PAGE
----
Crews replacing power grid beneath Saginaw River

$5 million electrical overhaul is in preparation for large industrial park development

By Justin Engel

BAY CITY, Mich. (AP) — Subterranean surgery is under way deep beneath the Saginaw River floor.

As motorists move between Bay City’s east and west sides, driving across the community bridges as they have for decades, a Consumers Energy-contracted crew is drilling 50 feet beneath the riverbed in an effort to replace a 59-year-old power grid.

The $5 million electrical overhaul is in preparation for the 43-acre Uptown Bay City project, which is expected to land about 500 jobs in downtown Bay City by 2014.

To make way for construction at the site, Consumers Energy is replacing two 188-foot-tall power lines on both sides of the river with a pipeline designed to carry that energy instead beneath the river.

That wing of the project began days before Thanksgiving, Consumers Energy Senior Engineer Louis Hincka said, when crews turned a Veterans Memorial Park baseball diamond parking lot into the insertion point for a state-of-the-art drill designed to clear a path for a 1,100-foot-long tunnel.

“It’s a once-in-a-career project,” said Hincka, a 13-year Consumers Energy employee.

Hincka is in charge of the project’s engineering while Consumers Energy-hired Gabe’s Construction, out of Sheboygan, Wis., is tasked with the dirty work.

And it does get dirty.

While crews finished creating a reverse rainbow-shaped path beneath the river two days after the drilling began, Hincka said several steps remain before workers can insert the tunnel, which is set up and waiting on the river’s west side.

“It’s a dance,” he said of the process behind the drilling.

The waltz begins on the river’s east side, where Gabe’s workers set up the drill base and project headquarters — which resembles a hot dog stand from the outside and something closer to a Michael Crichton novel on the inside — in the middle of the park’s baseball field property.

Inside the hot dog stand is a computer setup that provides workers a three-dimensional “world” mapping Bay City’s subterranean layers, and shows crews where they’ve pinned a hole through it, Hincka said. Project leaders use the technology to ensure the drill doesn’t veer off course or poke a hole into the river itself.

The drill base is set up on a diagonally-turned semi-truck trailer bed, which sends the metallic drill at an angle into the earth.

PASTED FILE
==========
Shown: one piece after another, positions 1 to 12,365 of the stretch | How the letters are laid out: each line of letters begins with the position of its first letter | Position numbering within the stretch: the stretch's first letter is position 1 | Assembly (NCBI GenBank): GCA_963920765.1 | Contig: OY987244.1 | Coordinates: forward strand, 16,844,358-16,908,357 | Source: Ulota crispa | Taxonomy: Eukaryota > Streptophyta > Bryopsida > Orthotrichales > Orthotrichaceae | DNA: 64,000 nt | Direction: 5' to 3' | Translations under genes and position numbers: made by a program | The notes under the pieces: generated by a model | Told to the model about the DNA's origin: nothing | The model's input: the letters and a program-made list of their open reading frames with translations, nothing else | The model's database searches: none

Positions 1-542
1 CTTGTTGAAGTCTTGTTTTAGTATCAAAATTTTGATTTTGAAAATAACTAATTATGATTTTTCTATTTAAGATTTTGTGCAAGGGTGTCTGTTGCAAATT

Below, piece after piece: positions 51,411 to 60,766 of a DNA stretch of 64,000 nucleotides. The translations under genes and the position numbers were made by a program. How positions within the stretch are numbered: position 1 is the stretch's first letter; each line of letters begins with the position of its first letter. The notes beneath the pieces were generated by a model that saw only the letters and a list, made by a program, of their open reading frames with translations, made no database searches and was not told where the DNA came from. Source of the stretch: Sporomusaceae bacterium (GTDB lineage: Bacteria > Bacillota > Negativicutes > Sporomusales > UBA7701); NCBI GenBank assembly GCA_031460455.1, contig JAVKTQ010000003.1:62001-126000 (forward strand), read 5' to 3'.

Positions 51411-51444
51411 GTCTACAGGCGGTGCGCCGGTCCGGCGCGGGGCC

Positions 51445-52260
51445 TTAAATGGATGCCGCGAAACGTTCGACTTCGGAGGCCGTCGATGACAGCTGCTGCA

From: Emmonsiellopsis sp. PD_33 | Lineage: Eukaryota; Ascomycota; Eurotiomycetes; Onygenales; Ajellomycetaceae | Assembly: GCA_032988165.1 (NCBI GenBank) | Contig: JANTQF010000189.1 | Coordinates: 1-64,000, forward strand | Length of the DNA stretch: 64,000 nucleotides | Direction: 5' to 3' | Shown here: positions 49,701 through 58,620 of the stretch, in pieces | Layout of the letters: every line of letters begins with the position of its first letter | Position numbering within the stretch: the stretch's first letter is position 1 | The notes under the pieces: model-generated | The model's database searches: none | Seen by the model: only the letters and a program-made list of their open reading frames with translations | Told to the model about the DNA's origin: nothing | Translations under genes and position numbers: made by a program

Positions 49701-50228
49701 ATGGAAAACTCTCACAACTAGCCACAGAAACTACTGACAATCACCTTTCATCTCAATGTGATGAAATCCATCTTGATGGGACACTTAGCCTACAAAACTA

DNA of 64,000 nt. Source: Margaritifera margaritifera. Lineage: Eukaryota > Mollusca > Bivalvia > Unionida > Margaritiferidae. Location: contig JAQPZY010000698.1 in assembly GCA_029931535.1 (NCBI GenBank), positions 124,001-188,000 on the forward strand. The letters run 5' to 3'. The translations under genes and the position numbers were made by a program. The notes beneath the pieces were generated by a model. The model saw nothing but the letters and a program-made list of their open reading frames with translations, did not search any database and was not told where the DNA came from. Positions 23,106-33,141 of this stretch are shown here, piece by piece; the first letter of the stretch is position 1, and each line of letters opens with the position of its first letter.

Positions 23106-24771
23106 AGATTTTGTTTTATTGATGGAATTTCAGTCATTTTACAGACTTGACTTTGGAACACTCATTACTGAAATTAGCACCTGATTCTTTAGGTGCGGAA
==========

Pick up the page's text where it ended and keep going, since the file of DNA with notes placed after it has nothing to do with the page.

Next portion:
A cavity the size of a vehicle marks the entry point, and a substance resembling a frozen mix of water and mud fills much of the gap.

Despite the cold temperatures, that’s not icy river residue, though, Hincka said.

The substance is actually industrial-grade clay. The gunk is sprayed — along with water — from the serrated drill head as it chomps through the soil.

The effect coats the outer walls of the hole, ensuring its integrity against the unpredictable nature of the underworld.

On the west side of the river, things aren’t quite as high-tech. There, the drill head pokes through a breach within the Uptown Bay City property, and workers replace it with a new head before sending the drill back in for another pass through the opening.

Crews will continue to develop the hole for at least another week, Hincka said.

That’s ahead of schedule for planners who didn’t anticipate the soft nature of Bay City’s sub-riverbed soil.

“The conditions were better than expected,” Hincka said. “There was a lot more silty clay than gravely rock.”

The result allowed Gabe’s Construction to run some of its equipment at half-power, meaning a less noisy Bay City riverside near the site.

While it took only two days to create the first 8-inch-wide “pilot” hole, workers continue to expand it in preparation for the tunnel, he said. After a second, 30-inch-wide hole was drilled, crews on Thursday began the next expansion to 42 inches.

The final, 48-inch-wide drilling likely will conclude next week, Hincka said.

The 32-inch-wide tunnel — made up of a plastic known as high-density polyethylene, or HDPE to industry types — will be snaked through the hole and in place by about Christmas, he said.

Lighting up the power lines that the tunnel will host could take months more, officials say. No timetable is set publicly.

Once the grid is tested and established, work will begin on deconstructing the 188-foot-tall towers that have carried power from one side of the river to the other since 1953.
The Uptown Bay City site — owned by Samuel Shaheen and his company, SSP Associates — in two years will host Great Lakes Bay companies including Dow Corning, McLaren Bay Region and Chemical Bank.


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